After a mild start to summer, the heat has returned to Southeast Missouri.
With temperatures rising above 90 only four times in June, the recent heat wave left Southeast Missouri residents looking for relief. The temperature rose to 92 on Sunday and Monday.
While weather.com is forecasting a high of 96 today, the temperature will feel like 108 in the late afternoon. Because of that, the American Red Cross will open its shelter at 2430 Myra Drive today for people to use as a cooling center.
Matt Friedlein, a meteorologist with the National Weather Service in Paducah, Ky., said the temperatures are not out of line for July.
"It's a little above average," Friedlein said. But July may seem hotter because June was unusually cool.
Friedlein said the dew point, which is a measure of moisture in the air, has been high and "is what really makes it unbearable."
That unbearable heat leaves the elderly and young children at the highest risk of heat-related illnesses, but Charlotte Craig, director of the Cape Girardeau County Public Health Center, said she is just as worried about people who work outdoors.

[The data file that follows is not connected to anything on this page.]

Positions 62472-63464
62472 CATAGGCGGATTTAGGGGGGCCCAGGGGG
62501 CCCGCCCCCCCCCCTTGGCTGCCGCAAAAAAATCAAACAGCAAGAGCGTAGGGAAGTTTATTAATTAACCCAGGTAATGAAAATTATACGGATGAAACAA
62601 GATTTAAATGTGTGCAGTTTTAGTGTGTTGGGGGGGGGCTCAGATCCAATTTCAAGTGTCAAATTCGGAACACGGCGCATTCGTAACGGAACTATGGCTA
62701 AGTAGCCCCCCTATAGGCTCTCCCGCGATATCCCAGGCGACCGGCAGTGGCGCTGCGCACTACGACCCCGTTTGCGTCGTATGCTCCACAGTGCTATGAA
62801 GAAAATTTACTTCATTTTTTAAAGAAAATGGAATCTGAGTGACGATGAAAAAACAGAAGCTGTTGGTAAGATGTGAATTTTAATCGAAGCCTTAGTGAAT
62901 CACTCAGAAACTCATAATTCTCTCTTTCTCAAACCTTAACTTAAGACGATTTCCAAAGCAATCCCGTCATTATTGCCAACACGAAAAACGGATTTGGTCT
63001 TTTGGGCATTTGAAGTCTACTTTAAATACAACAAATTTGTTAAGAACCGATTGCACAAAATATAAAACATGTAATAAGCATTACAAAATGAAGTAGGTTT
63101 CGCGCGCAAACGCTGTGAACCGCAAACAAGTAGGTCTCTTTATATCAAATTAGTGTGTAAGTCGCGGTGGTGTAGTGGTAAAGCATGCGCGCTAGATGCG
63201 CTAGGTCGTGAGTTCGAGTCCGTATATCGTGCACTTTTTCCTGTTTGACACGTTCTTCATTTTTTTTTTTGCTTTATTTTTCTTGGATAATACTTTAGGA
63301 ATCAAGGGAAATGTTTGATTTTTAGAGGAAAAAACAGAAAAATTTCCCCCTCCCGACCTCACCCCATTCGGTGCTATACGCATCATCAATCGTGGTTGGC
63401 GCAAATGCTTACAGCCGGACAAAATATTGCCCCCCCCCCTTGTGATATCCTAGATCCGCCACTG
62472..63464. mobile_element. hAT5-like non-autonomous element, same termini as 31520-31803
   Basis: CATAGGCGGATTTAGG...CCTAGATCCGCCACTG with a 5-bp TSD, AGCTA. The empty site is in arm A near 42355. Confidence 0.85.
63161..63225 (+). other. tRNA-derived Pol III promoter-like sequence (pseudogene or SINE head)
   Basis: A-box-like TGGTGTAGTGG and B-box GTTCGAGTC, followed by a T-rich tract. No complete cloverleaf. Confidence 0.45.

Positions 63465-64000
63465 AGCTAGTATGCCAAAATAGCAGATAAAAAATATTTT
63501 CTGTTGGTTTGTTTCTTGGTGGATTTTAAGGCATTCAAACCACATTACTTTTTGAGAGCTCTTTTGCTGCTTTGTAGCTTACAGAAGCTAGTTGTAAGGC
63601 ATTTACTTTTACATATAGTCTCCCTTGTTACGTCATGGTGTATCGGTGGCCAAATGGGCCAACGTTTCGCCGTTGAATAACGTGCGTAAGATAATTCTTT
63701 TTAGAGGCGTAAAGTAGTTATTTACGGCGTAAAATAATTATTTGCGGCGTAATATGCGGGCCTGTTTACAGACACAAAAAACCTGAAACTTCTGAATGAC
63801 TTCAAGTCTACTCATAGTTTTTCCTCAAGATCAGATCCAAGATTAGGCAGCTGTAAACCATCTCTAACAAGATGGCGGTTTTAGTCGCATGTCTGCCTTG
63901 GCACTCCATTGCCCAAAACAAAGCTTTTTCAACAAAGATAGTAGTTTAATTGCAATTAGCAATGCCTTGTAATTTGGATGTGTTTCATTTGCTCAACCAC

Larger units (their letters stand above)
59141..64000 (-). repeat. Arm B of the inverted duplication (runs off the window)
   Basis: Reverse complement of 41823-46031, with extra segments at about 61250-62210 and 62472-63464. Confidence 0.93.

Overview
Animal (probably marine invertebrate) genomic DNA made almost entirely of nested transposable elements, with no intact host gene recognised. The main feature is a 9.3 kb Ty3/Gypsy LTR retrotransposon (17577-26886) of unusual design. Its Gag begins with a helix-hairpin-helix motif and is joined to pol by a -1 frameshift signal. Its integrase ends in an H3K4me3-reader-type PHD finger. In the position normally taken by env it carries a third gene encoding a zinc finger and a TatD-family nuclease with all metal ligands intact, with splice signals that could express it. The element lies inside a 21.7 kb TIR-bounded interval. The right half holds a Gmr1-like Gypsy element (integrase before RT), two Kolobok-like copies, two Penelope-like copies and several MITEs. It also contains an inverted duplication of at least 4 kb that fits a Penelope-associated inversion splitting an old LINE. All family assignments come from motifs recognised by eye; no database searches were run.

One way around the heat is to use a fan, Craig said, "but sometimes it can make the situation worse. It is just circulating hot air and can raise your body temperature."
She said fans should be used in a well-ventilated area, such as a room with open windows.
The Salvation Army in Cape Girardeau has helped those in need during the heat for the past 13 years through its "fan club." This year, the Salvation Army has distributed more than 50 electric fans, but is in need of more donations.
"All the fans that have been brought in have went back out, and there is a quite extensive waiting list for fans," said Maj. Michael Thomas of the Salvation Army.
People interested in donating electric fans may call the Salvation Army at 335-7000.
Thomas said he thinks fan donations have been slow this year due to the mild June temperatures.
"People haven't thought of fans," he said. "If they don't feel the heat themselves, they don't sense the need for fans by others."
Though cooler weather hampered fan donations, it also has led to a decrease in heat-related illnesses.
Craig said area hospitals have only reported four heat-related illnesses, compared to 18 at this time last year.
Friedlein said some relief is expected by late Wednesday afternoon. A pressure system moving into the area will bring storms and then temperatures in the 80s.
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